The future of traditional print publishing is, well, no future at all. The model has long since morphed, leaving books, magazines, and newspapers to languish, but not quite yet die. It's with morbid fascination that pundits, journalists, and bloggers are actually taking sides in the debate about the future of publishing. Tim Maly of Quite Babylon neatly dissects Douglas Rushkoff's take on a Google/Murdoch industry. David Carr over at the New York Times is optimistic. "The future, which is not a bad deal if you ignore all the collateral gore. Young men and women are still coming here to remake the world, they just won’t be stopping by the human resources department of Condé Nast to begin their ascent. For every kid that I bump into who is wandering the media industry looking for an entrance that closed some time ago, I come across another who is a bundle of ideas, energy and technological mastery," he writes about young media types coming to New York City.
I'm in the midst of exploring hybrid models: Foray's into publishing that capitalize on collaboration, search, and content distribution, but still holds onto some kind of hard copy collateral. More to come in this arena.
I have two pieces out this month that in format come down on opposite sides of the print and digital divide. The first is in Places Journal, which, until recently was a print edition, but now is folded under the Design Observer mantle. My review, Our Design Decade, takes a look at Design USA: Contemporary Innovation currently on view at Cooper-Hewitt National Design Museum. In it I draw attention to the use of iPods in the gallery. (The show was designed by 2x4.)
Museum visitors are encouraged to interact via comments, which show up in real time on screens in the gallery, on the Cooper-Hewitt website, and on Twitter. Participation is a tricky thing. Design USA forecasts an interactive future where everyone is in on innovation; but it doesn’t go so far as to anoint everyone a designer. In the gallery, Apple monitors post the visitors’ bon mots: user Designbumpkin comments on landscape architect Ned Kahn’s Wind Silos at the International Trade Center in Charlotte, North Carolina, saying “Beautiful to see kinetic building facades,” while another user texts “Cool.” Clearly our present era is characterized by cross-talk as a kind of engagement — but does a comment constitute marginalia? Or discourse? Or a shout in the dark? With user-generated content taking hold in the museum, maybe these broadcasts are just the forecasts the curators are looking for. Is everyone an oracle? Give it ten years.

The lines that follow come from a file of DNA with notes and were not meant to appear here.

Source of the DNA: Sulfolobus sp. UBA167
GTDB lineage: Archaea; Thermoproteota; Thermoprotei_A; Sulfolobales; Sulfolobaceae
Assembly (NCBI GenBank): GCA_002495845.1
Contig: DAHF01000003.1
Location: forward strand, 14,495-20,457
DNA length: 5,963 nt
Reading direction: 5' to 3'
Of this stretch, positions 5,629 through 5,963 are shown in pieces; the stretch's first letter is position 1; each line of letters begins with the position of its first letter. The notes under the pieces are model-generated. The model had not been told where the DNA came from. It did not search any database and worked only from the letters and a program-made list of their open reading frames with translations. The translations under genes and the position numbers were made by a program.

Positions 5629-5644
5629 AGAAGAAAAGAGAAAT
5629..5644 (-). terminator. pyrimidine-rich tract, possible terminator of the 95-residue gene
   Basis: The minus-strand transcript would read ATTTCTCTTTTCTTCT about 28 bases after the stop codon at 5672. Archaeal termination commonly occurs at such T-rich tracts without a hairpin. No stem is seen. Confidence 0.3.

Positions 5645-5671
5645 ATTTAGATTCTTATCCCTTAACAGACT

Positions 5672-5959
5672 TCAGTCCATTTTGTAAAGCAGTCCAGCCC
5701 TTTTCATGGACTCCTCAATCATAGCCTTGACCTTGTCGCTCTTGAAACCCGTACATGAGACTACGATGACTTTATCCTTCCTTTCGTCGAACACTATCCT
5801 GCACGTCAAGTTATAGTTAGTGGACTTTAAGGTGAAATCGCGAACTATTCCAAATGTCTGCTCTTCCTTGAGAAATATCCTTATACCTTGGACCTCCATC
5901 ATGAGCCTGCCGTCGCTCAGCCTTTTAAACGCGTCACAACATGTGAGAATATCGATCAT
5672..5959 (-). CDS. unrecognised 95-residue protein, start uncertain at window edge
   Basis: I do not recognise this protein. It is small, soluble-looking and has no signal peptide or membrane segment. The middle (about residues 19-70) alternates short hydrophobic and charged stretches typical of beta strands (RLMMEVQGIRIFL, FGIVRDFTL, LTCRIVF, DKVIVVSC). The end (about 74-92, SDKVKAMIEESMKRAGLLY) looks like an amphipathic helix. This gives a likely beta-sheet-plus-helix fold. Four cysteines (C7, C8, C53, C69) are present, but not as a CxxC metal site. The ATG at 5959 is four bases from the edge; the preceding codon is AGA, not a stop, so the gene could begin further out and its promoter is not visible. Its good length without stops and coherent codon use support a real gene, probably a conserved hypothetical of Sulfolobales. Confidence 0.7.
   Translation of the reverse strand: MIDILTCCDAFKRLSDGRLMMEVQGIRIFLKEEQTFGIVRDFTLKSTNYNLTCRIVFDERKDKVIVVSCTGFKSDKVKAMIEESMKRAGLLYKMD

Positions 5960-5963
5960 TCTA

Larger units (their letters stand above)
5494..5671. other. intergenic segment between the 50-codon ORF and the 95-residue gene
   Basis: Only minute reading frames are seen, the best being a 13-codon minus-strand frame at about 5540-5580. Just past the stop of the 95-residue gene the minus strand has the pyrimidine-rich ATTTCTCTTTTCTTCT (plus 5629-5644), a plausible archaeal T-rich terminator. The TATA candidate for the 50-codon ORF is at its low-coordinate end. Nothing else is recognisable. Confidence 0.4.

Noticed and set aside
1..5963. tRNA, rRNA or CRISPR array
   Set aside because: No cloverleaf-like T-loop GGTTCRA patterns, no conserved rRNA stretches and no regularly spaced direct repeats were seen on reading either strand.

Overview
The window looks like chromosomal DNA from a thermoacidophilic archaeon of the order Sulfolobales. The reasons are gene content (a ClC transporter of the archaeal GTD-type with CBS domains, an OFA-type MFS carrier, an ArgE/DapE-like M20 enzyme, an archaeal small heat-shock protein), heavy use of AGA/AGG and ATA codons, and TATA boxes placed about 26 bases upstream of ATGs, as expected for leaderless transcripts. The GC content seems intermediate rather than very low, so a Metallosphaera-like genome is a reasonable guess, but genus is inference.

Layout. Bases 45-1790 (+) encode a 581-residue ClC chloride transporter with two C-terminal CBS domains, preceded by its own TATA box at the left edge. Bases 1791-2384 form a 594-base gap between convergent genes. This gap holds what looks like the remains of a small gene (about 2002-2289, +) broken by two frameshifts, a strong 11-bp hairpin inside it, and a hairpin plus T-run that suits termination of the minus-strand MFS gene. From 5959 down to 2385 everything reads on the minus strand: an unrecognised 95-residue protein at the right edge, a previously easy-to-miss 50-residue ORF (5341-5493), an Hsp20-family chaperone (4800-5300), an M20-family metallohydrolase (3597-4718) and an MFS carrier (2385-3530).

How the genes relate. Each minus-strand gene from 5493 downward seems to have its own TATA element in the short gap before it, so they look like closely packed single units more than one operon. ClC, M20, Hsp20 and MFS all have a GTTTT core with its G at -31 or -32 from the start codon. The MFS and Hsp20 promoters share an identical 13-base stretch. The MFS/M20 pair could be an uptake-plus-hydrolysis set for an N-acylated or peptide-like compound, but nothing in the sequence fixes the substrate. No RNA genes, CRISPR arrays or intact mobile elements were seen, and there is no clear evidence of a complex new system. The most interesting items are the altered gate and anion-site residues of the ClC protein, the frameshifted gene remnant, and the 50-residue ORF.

The second article that poses a question about online or offline is pictured above. It's Dwell's cover story for it's Future Issue, the Y-House by Los Angeles architects Eric Kahn and Russell Thomsen formerly of COA and now IDEA Office. The house represents the future of density in suburban Tokyo, but sadly, the article is only in the print edition. Why? My guess is this is the magazine's way of controlling content and ensuring print sales, but is it the Future?